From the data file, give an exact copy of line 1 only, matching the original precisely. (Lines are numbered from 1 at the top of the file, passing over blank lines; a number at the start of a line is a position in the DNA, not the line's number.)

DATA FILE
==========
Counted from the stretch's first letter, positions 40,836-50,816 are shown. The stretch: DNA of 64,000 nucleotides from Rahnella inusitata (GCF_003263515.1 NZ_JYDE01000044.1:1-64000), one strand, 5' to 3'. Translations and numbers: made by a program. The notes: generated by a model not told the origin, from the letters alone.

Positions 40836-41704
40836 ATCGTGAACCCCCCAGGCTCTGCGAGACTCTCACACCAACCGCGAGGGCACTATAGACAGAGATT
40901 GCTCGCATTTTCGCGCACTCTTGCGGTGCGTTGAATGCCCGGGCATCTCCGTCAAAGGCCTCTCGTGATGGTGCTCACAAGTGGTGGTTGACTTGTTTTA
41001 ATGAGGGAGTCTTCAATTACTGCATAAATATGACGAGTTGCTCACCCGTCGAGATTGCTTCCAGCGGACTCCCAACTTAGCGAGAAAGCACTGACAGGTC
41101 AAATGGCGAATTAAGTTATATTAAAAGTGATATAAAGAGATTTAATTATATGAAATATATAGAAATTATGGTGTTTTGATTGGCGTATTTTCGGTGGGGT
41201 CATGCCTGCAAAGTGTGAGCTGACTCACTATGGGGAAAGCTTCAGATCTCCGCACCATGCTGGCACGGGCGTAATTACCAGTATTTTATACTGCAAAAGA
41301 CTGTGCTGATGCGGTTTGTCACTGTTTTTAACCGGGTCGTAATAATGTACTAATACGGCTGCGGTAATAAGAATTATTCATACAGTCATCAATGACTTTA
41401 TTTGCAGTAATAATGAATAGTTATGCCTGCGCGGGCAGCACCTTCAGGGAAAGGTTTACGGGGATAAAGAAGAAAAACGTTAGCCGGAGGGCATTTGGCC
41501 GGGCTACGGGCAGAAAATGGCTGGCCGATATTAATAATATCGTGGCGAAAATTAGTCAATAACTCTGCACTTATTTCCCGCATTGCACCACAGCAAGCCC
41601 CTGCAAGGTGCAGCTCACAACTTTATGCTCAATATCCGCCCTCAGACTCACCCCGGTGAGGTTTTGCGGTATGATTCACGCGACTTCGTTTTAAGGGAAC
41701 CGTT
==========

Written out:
Counted from the stretch's first letter, positions 40,836-50,816 are shown. The stretch: DNA of 64,000 nucleotides from Rahnella inusitata (GCF_003263515.1 NZ_JYDE01000044.1:1-64000), one strand, 5' to 3'. Translations and numbers: made by a program. The notes: generated by a model not told the origin, from the letters alone.